After extensive legal analysis, Roth J dismissed UPD’s application to set aside permission to serve out of the jurisdiction or stay the action pending the outcome of the Texas case. This is an oversimplification, but will do for now. For complex legal reasons it seems that CIT may be in difficulty in serving proceedings overseas for anything other than a claim for a UK-wide injunction. In other words, CIT may have to forego a claim for a worldwide injunction.
This brings us on to another point. Although this case is also about ownership of patents, the typical claim in a breach of confidence case is for an urgent (ie interim or interlocutory) injunction. It may be very difficult to enforce interim orders outside the jurisdiction of the court in which the injunction is granted. Therefore negotiating for the exclusive jurisdiction of your own country’s or state’s court in a CDA may be counterproductive if you need to bring interim proceedings in the other party’s court.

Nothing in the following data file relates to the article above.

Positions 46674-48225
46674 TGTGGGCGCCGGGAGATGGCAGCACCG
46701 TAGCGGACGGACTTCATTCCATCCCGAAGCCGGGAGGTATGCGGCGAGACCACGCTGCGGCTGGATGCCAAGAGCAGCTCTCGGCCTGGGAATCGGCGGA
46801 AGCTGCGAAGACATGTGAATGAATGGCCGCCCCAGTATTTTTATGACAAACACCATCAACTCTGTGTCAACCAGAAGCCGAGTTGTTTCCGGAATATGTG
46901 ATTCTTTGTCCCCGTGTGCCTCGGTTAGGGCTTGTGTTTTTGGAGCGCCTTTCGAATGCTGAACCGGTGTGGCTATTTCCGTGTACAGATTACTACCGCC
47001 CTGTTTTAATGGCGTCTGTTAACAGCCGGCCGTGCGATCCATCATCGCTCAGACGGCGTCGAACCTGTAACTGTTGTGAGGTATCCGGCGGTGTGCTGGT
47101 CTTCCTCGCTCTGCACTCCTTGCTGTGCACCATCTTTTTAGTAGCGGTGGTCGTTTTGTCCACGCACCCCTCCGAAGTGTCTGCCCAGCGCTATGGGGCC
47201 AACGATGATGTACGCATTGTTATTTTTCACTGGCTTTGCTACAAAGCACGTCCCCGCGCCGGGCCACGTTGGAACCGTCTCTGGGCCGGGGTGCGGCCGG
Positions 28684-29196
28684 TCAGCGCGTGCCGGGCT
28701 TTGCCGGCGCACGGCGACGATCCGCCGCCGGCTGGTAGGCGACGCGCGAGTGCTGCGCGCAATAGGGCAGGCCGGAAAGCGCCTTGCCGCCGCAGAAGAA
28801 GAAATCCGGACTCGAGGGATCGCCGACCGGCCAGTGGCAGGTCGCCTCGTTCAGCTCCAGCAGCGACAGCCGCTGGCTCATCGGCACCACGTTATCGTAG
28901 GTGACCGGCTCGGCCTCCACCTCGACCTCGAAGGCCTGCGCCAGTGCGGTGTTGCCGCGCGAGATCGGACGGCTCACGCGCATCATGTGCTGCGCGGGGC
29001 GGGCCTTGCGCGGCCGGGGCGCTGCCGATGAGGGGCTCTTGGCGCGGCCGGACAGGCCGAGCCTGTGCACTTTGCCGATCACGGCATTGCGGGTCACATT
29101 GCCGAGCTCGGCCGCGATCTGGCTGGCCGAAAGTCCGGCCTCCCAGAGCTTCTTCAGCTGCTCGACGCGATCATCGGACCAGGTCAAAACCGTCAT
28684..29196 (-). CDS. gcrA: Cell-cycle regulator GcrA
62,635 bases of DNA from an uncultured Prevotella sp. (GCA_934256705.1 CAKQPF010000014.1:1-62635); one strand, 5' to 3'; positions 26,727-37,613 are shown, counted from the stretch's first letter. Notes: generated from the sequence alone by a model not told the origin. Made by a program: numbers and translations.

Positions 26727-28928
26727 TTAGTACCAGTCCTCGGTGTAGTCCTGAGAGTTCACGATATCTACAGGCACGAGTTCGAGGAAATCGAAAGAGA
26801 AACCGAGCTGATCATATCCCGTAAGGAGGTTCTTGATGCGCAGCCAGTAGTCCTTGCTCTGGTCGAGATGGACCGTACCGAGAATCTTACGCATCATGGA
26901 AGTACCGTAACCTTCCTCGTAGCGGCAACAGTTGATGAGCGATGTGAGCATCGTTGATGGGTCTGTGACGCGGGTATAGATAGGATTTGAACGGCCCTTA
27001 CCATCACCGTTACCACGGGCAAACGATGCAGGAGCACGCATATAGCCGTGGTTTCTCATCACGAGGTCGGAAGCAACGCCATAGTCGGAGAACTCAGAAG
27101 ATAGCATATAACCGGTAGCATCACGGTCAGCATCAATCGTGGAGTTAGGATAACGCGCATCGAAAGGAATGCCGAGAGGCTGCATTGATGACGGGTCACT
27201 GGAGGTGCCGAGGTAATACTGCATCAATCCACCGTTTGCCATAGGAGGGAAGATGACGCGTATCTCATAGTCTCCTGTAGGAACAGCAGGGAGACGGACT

It is not clear to IP Draughts where the CIT v UPD case is going. It will be interesting to see whether the case comes to trial (in either the English court or the Texas court or both) and, if it does, what evidence CIT has for a claim that UPD misused CIT’s confidential information. IP Draughts will report on the case as it develops. In the meantime, as both companies (or their parents) are listed companies, they may have to make public disclosures of the progress of the litigation. This report from a regional UK newpaper, the Yorkshire Post, reports on the litigation as follows:
In a separate development, Carclo’s chief executive Chris Malley said he was pleased to announce that the English High Court has said CIT can pursue claims against US rival Uni-Pixel Displays in the English courts for breach of confidence and patent entitlement.
He added that as a result of this successful decision, Uni-Pixel will be obliged to pay the majority of CIT’s costs.